Funding by means of sysmocom product sales
Once we started to sell the sysmoBTS products, we were able to fund Osmocom related development from the profits made on hardware / full-system product sales. Every single unit sold made a big contribution towards funding both the maintenance as well as the ongoing development on new features.
This source of funding continues to be an important factor today.
Funding by means of R&D contracts
The probably best and most welcome method of funding Osmocom related work is by means of R&D projects in which a customer funds our work to extend the Osmocom GSM stack in one particular area where he has a particular need that the existing code cannot fulfill yet.
This kind of project is the ideal match, as it shows where the true strength of FOSS is: Each of those customers did not have to fund the development of a GSM stack from scratch. Rather, they only had to fund those bits that were missing for their particular application.
Our reference for this is and has been On-Waves, who have been funding development of their required features (and bug fixing etc.) since 2010.
We've of course had many other projects from a variety of customers over over the years. Last, but not least, we had a customer who willingly co-funded (together with funds from NLnet foundation and lots of unpaid effort by sysmocom) the 3G/3.5G support in the Osmocom stack.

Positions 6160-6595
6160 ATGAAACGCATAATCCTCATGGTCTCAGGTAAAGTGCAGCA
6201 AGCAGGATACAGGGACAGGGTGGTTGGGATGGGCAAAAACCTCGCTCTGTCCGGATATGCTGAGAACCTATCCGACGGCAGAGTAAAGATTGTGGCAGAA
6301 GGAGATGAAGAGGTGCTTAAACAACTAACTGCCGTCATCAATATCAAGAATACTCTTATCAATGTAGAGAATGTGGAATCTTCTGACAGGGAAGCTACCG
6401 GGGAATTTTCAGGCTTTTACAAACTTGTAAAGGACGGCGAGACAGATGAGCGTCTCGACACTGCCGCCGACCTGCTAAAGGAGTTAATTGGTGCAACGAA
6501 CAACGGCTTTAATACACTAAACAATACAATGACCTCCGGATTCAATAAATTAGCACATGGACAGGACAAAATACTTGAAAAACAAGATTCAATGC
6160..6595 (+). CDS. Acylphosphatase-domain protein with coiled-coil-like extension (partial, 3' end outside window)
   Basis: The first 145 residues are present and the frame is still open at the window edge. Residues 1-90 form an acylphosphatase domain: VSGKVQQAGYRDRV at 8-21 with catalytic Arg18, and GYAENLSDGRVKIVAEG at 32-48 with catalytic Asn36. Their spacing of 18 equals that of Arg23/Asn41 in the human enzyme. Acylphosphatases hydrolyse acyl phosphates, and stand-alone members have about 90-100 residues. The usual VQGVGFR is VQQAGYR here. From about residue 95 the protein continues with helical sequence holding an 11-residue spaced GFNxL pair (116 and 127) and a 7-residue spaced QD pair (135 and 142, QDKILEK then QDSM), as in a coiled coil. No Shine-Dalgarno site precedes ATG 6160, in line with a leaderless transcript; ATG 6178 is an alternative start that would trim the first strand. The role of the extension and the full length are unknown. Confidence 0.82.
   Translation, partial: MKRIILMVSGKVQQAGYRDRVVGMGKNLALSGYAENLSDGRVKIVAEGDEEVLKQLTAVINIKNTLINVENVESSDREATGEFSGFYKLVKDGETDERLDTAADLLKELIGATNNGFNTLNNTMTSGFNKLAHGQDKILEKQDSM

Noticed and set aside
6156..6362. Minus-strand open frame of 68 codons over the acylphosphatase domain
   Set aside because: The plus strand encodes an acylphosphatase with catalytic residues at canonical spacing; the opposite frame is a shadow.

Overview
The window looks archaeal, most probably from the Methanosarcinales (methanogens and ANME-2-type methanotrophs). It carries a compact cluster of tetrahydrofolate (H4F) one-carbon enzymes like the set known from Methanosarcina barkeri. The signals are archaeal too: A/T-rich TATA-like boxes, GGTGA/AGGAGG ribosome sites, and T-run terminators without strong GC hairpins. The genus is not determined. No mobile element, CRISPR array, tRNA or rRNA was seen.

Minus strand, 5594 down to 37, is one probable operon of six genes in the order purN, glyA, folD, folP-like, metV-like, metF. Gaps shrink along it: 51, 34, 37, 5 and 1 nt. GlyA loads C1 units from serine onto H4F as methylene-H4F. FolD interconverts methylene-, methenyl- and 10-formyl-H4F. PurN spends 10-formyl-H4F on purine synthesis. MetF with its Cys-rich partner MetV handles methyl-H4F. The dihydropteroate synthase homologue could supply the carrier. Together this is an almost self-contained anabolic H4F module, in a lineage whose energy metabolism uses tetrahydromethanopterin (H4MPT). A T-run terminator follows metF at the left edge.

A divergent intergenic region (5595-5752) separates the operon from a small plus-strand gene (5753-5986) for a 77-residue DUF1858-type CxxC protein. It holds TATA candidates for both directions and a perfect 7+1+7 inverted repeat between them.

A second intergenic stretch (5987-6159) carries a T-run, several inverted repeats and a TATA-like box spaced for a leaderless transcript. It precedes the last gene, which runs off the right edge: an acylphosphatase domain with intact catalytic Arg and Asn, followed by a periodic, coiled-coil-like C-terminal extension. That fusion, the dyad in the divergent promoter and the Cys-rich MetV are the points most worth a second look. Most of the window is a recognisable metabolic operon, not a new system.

The problem here is:
we have not been able to secure anywhere nearly as many of those R&D projects within the cellular industry, despite believing we have a very good foundation upon which we can built. I've been writing many exciting technical project proposals
you almost exclusively get funding only for new features. But it's very hard to get funding for the core maintenance work. The bug-fixing, code review, code refactoring, testing, etc.
So as a result, the profit margin you have on selling R&D projects is basically used to (do a bad job of) fund those bits and pieces that nobody wants to pay for.
Funding by means of customer support
There is a way to generate funding for development by providing support services. We've had some success with this, but primarily alongside the actual hardware/system sales - not so much in terms of pure software-only support.
Also, providing support services from a R&D company means:
either you distract your developers by handling support inquiries. This means they will have less time to work on actual code, and likely get side tracked by too many issues that make it hard to focus
or you have to hire separate support staff. This of course means that the size of the support business has to be sufficiently large to not only cover the cots of hiring + training support staff, but also still generate funding for the actual software R&D.
We've tried shortly with the second option, but fallen back to the first for now. There's simply not sufficient user/admin type support business to rectify dedicated staff for that.
Funding by means of cross-subsizing from other business areas
sysmocom also started to do some non-Osmocom projects in order to generate revenue that we can feed again into Osmocom projects. I'm not at liberty to discuss them in detail, but basically we've been doing pretty much anything from
custom embedded Linux board designs
M2M devices with GSM modems
public tendered research projects